City Manager’s Newsletter – 22nd July, 2008

Road Town and You!



You’re invited…


To the last Play in the Park on July 26th when the CADA Players will perform Shall We Dance?”, an exciting and interactive performance of Latin dance styles.  This play will begin at 3:00pm.  Bring your own seating and prepare to be entertained!


And they’re off!


The VI Motor Sports Association and the Youth Empowerment Project will host the Second Annual Soapbox Races on Sunday, 3rd August at the HLSCC at 1:00pm. Come out to support your favorite soapbox or go-cart!


The Way We Were!


The following is a brief excerpt from Tales of Tortola and the British Virgin Islands by Florence Lewisohn – “Since the Roadtown [sic] harbour could hold up to 400 ships at a time, it was used to rendezvous merchant ships for the voyage home.  One writer reported that ‘The convoy [of ships] being assembled, the merchants [houses] were all converted into taverns, where no introduction was required, nor any reckoning thought of.  I observed here…a huge bowl of punch, holding two or three gallons, standing all the forenoon upon the side-board, with a number of tumblers about it, and several ladles, and whoever is thirsty has only to walk in and help himself.’”


A reminder!


Banners around Road Town should be posted no more than two weeks prior to an event and should be removed within three days of the event.  You are also asked to refrain from placing posters or other materials on the trees around Road Town and in the Palm Grove Park.  Any material found on the trees is liable to be removed.




There are more than 400 residents over the age of 65 in the Road Town area and crime can be particularly frightening for them so this article is targeted at helping seniors to reduce their vulnerability. 


Criminals often look for the easiest opportunities – the open door or window or the isolated dwelling so taking away those opportunities can help prevent crime.  Keep your doors locked at all times.  Virgin Island seniors grew up in a time when locked doors were unknown but the population has changed and grown, necessitating a change with respect to assuring personal security.  Install easy to use deadbolt locks and use a Charley bar or a key-operated auxiliary lock on your sliding glass door.  Also make sure that your sliding glass door is secure from being lifted out of its track.  Motion detector lights by all entrances are also a good idea.  Shut your windows at night.  Keep trees and shrubbery pruned back to make sure your second floor windows or doors are also secure.  (You may want to plant thorny plants such as Crown of Thorns or the local tree traditionally known as the Christmas Tree in strategic areas around your house.)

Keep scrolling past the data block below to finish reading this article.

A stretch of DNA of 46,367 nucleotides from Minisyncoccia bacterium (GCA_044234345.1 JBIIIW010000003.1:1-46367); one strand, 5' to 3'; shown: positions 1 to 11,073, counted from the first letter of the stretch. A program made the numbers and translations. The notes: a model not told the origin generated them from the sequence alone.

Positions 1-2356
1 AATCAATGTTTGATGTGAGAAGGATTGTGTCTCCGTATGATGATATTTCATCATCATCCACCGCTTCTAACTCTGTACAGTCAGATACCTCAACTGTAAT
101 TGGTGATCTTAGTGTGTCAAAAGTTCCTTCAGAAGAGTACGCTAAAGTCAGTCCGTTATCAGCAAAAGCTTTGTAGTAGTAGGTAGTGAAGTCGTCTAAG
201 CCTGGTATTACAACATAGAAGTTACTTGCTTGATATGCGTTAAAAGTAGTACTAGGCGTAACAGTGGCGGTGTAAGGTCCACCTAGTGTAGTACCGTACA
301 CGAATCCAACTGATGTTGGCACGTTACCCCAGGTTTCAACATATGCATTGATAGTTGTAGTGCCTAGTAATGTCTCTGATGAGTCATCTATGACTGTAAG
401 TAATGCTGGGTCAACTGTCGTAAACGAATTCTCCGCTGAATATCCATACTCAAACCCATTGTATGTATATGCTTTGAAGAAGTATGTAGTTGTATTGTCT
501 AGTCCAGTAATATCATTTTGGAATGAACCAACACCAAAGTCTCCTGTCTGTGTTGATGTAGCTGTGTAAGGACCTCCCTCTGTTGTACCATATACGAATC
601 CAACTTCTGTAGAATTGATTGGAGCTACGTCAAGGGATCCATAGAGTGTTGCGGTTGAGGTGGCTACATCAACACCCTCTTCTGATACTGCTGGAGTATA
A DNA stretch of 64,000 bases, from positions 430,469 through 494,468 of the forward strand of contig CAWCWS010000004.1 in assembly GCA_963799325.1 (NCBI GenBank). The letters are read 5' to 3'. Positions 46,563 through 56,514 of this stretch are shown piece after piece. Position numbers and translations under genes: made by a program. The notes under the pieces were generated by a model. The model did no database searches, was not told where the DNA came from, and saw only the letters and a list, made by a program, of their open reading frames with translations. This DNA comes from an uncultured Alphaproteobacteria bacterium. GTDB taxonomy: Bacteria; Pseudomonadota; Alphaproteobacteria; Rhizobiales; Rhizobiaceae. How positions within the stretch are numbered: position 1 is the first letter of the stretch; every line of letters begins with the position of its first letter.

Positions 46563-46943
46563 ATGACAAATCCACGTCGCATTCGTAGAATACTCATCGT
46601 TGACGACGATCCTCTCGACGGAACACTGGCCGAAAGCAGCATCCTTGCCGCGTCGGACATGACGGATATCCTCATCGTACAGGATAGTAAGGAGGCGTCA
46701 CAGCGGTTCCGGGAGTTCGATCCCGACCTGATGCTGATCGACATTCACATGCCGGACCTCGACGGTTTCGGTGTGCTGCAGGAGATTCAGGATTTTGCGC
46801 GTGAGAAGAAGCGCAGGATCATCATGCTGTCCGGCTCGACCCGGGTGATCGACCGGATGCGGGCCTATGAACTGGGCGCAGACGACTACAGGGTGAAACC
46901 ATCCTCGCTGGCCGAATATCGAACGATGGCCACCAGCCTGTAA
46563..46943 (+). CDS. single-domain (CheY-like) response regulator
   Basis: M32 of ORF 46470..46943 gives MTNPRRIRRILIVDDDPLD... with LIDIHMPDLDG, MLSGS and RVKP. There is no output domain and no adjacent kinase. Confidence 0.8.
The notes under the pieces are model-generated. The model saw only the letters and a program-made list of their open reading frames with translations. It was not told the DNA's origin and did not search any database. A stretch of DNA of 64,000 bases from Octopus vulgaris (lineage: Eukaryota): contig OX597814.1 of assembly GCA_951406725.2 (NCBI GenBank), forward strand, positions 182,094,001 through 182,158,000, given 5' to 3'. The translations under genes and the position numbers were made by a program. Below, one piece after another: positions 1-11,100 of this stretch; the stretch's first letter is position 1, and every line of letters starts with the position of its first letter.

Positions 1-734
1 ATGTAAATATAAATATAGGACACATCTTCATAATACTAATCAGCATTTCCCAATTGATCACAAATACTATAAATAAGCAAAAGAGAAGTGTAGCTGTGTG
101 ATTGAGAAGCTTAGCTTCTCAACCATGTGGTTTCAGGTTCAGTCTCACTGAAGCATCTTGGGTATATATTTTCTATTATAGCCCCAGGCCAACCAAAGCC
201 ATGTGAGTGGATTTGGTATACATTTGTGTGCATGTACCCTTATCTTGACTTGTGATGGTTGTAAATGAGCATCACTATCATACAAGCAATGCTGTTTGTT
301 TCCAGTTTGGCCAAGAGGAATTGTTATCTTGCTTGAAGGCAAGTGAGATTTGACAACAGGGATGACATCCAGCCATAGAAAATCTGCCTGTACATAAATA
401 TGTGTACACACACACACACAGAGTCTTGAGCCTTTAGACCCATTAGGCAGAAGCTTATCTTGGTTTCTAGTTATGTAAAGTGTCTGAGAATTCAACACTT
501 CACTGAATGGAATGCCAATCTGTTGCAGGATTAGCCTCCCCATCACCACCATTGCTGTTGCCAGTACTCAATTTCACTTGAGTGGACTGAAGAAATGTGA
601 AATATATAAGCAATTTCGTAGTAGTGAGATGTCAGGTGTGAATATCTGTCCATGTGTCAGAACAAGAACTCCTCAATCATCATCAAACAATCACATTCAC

Install and use a peephole and never open the door to strangers or let them know you’re alone.  Chain locks can be forced open so they’re not a guarantee of safety.


You might want to keep some inexpensive but rich-looking jewellery in a jewellery box as a decoy, which might help to protect your house against being ransacked.


If you’re going out, remember to leave the outside lights on.  Leaving a light and a radio or tv on inside will help to convey the illusion that someone’s home.  Make sure the door is locked and put the key somewhere about your person or in your bag where you can easily retrieve it when you return.  Do not leave keys under doormats or under flower pots.  If someone’s dropping you back home, have them wait until you’re inside.  Be alert for anyone nearby and for anything questionable like a broken window or open door.  If you see signs that someone has broken in do not go inside, call the police from your cellphone or from a neighbour’s house.  At night, if you hear someone breaking in, lock yourself in a room with a phone and call the police.  You may want to purchase a personal alarm to keep by your bedside.


If you’re driving, park in a well-lit area and park close to your destination.  Keep your purse and any valuables out of sight.  Picking up people who need a lift is a way of life here but it is one that may be fraught with danger, particularly for seniors.  It is perhaps better to err on the side of caution and refuse lifts.


To learn more about what you can do to protect yourself or to ask for a home security inspection, call Inspector Patrick Harewood of the Crime Prevention Unit of the Police Department at 494-3822.


It’s a Fact!


According to the American Forest and Paper Association, in 1999 the US alone used 10 billion paper grocery bags requiring 14 million trees to be cut down.  Why not use re-usable canvas or cloth bags instead?


 Don’t throw away your glass products, recycle them.  Contact Lorraine-Wheatley-Tomlinson at 499-1808 for more information.


Eugenia O'Neal
City Manager, Road Town
"The Little City With the Big Heart!"
Virgin Islands